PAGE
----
By following in the footsteps of textile and doll production, this work weaves together the small forms of life that objects possess with the related and creative forms of life that border on both languages and practices. The Neue Serie Handdruck collection illustrates the craft of working manually, using many different hands to invent patterns for textiles, kitchen tools, cushions and dolls. Reweaving this history of the work and the workers, attitudes and symbols, recalls the cultural memory of 1970s South Tyrol, Italy. This tells the story of a late – yet conscious and complex – version of Arts and Crafts, a collective’s political-creative gesture and the outcome of several different skills. The history of these textiles and objects brings together graphic design practices, alphabets of shapes, fragments of rural life, artistic memories as well as an aesthetic and objective reinvention of symbols. Partly inspired by local rock-carving, these symbols follow the trace of somebody else’s hands and thus allow us to gaze into the past. Through a small, yet dense, ethnographic practice this memory is reshaped and becomes a process, a testimony, an analysis which, at this point, becomes a series of dolls.

The Neue Serie Handdruck collection retraces, literally, the story of the production of material culture. The story of a family of sheepshearers and hand-weavers. The story of textile printing. The story of Otto Von Aufschnaiter and his Peruvian wife Carmen, an illustrator, and their self-built screen printing workshop. Two systems of signs and shapes – an alphabet of gestures, an alphabet of communication, the outlines of Erna Hitzberger’s didactic practice in Berlin and Essen, and the artistic practice of Anna Wielander Platzgummer. Both the systems of signs, and both the authors, make reference to nature, to its way of communicating and to our constant need to reinvent it. However, the Neue Serie Handdruck collection brings new life to dolls and fabrics by re-enacting the experience of 70’s design, thus allowing us to envision the life of the original objects, revealing how they may have survived, which stories deserve to be discovered, and the destiny of both the dolls and their owners.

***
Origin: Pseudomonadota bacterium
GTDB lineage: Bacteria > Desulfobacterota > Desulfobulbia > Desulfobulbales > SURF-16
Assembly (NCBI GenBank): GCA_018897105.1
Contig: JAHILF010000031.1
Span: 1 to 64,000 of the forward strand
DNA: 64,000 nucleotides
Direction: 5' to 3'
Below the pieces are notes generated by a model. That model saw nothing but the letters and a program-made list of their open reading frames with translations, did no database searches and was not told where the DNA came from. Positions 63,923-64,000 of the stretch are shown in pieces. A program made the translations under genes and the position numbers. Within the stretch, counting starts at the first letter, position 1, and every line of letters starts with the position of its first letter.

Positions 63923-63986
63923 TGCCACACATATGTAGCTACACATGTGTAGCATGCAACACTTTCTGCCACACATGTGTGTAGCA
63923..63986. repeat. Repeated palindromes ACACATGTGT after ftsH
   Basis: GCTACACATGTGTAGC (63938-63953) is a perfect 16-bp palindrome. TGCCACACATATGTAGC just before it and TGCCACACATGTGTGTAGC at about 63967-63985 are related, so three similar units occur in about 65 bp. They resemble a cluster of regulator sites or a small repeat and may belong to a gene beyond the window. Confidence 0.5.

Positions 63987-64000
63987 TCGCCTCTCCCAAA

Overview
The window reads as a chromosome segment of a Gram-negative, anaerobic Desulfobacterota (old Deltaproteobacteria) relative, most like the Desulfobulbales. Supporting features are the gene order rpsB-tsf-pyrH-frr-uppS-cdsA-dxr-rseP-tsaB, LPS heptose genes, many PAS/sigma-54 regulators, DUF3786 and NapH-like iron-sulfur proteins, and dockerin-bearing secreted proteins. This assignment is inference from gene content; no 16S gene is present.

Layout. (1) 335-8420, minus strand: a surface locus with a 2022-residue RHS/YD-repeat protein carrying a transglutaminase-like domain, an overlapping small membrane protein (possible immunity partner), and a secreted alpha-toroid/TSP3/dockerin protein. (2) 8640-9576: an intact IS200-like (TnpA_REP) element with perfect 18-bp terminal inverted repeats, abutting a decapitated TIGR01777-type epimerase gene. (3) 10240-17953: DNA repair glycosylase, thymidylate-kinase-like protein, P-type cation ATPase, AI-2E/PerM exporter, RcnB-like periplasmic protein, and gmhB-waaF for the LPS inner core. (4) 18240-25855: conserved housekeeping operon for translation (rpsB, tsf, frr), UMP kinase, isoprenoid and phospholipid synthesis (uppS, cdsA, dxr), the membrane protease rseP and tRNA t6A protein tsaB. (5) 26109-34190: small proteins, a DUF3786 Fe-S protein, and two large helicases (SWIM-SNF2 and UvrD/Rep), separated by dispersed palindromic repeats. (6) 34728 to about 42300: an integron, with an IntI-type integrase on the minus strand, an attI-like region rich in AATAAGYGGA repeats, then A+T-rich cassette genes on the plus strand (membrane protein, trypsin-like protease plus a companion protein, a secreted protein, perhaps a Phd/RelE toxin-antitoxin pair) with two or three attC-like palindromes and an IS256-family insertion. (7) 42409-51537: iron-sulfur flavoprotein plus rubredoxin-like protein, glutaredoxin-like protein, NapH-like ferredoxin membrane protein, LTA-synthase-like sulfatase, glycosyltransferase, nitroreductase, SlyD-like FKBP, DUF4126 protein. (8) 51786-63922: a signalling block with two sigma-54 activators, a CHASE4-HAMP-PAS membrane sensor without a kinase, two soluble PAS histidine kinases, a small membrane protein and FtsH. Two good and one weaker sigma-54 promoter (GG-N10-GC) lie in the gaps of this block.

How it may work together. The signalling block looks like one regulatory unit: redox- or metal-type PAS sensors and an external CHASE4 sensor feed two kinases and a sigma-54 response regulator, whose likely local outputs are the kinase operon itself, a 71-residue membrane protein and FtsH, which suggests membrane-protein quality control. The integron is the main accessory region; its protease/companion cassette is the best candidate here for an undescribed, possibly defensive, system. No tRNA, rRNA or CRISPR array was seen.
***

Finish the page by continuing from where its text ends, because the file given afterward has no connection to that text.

Objects form both good and bad relationships, but hopefully – for the most part – good. A design, a good design, points to an object’s possible future relationships and experiences, pointing to its potential biography and to those who can make good use of it.

The Neue Serie Handdruck collection is an occasion for the authors’ ethnographic memories, and an occasion for the ethnographic memories and public life of signs and objects. To quote Hölderlin‘s epigraph, cultural memory integrates, however slightly, the fleeting image of time. Since this weakness is a part of us – the life of objects, their biography, the life of those who produce and invent them, as well as those who enable the object to have a place in this world by trading it – this image of time deserves an ethnography. Such is the necessity of memory within objects and in the things that restore life and practices in us all. Design is tied to the context of experience, indeed to the origin, but above all to the outcome of experience itself. At least in this case.